Did this headline grab your attention?
If you’re anything like me, you’re always excited to hear how one of your vices might actually not be so bad for you, right? It’s super exciting to learn that not only might they not be BAD for you, but they might actually be good for your health! Crazy good!
A few blogs back, I wrote about 3 things you can do to heal your gut and one of them was about adding probiotic and prebiotic foods to your diet to encourage the growth and well-being of our beneficial gut bacteria, as well as avoiding foods that encourage the growth and persistence of NOT so beneficial (harmful!) bacteria. If you didn’t read it, you can read it here.
In this blog, I want to address a lesser known set of food compounds that can significantly benefit and help to heal your gut. And yes, some of them can be found in your favorite wine or chocolate!
This set of compounds is called “Polyphenols” and they naturally occur in plants. They are largely responsible for the color of a plant and give the plant protection from environmental dangers they face like sunburn, pests and disease. Consuming them then transfers this protection and other benefits to us!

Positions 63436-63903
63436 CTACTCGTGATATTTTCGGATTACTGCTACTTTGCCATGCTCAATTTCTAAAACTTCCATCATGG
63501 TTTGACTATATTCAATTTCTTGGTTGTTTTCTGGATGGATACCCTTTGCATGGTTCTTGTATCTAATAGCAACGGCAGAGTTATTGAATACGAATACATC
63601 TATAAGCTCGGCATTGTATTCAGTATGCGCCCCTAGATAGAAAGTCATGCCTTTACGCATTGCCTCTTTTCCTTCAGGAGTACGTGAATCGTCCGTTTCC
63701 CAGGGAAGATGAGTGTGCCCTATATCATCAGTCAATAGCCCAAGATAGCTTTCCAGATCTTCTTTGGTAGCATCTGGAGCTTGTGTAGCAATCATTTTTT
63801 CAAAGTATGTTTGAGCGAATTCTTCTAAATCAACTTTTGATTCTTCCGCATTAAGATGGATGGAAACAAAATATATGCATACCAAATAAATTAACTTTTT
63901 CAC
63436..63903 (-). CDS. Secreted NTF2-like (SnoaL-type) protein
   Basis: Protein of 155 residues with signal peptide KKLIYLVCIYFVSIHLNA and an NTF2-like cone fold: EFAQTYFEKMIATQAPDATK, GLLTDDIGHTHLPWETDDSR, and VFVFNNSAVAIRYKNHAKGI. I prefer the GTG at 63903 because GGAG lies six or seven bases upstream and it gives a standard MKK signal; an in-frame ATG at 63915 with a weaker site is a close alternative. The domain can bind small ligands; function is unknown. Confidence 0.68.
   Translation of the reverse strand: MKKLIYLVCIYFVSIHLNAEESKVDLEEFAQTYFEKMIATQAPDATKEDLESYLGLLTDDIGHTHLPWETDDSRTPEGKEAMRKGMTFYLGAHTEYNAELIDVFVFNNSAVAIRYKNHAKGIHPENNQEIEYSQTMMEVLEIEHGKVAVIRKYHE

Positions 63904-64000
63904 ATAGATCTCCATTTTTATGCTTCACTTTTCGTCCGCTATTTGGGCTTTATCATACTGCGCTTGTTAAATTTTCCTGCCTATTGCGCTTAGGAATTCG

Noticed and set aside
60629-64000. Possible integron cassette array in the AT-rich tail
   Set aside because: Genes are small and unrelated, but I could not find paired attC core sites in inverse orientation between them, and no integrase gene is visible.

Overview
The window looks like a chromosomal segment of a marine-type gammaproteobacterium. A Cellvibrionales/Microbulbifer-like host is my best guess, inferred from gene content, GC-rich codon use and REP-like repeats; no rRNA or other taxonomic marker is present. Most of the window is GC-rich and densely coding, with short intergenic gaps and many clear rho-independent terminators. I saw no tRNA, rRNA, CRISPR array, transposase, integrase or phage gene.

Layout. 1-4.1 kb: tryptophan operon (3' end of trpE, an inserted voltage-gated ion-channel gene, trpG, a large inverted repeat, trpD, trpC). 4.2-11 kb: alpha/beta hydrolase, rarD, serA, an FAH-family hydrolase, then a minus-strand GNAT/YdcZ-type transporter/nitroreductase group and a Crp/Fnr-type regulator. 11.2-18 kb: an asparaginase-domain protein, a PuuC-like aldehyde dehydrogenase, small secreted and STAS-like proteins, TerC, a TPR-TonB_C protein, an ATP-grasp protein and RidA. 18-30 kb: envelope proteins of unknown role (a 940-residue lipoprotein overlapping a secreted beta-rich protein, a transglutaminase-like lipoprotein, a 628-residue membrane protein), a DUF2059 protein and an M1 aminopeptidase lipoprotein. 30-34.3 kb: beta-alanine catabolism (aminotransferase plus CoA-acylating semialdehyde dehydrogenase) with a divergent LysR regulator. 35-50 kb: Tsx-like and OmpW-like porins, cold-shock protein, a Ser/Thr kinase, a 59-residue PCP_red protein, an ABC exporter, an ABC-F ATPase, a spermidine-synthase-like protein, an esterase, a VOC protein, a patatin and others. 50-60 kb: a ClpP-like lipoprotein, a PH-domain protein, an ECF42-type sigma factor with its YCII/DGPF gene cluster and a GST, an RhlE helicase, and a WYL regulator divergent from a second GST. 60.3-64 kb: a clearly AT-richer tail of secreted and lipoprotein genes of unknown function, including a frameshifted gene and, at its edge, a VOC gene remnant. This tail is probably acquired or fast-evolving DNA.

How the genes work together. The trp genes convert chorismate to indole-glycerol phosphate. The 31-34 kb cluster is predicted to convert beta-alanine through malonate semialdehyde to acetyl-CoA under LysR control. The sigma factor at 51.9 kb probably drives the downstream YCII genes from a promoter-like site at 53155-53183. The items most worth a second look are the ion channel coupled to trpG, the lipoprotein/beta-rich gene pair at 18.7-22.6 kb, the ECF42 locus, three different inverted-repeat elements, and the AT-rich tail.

Polyphenols have captured the attention of many scientists; in recent years as more and more health benefits are uncovered.
There are 4 different classes of polyphenols and multiple subdivisions under these classifications. Some exist naturally in the plants while one class, Stilbenes, are actually synthesized by the plant. The other 3 are Phenolic Acids, Lignans and the most well-known and researched class: Flavonoids. (So far, of the 8000 polyphenols that have been discovered in plant foods, 4000 of them are in the flavonoid group.) I’m not going to go into a big discussion about what each class of polyphenol does, but it is pretty fascinating so maybe I will go into detail in a future blog.
Ok, let’s get back to how polyphenols can heal our gut!
It’s interesting to note that when we eat foods that contain polyphenols, only about 5-10% of them are absorbed in the small intestine as the molecules are too large. Most of them make their way to our colon where they are further broken down and then interact with other gut bacteria to produce MORE polyphenols with beneficial effects! So, the polyphenols are actually interacting with our gut to help it become or stay healthy! I love it!
As I covered in a previous article, our gut contains trillions of bacteria and they play a big role in our total health: of course, gut health but they also can affect blood sugar levels, cholesterol levels, our immune system and even our mental health! It’s crucial to make sure that our “good” bacteria are thriving and that we keep the “bad” bacteria at bay.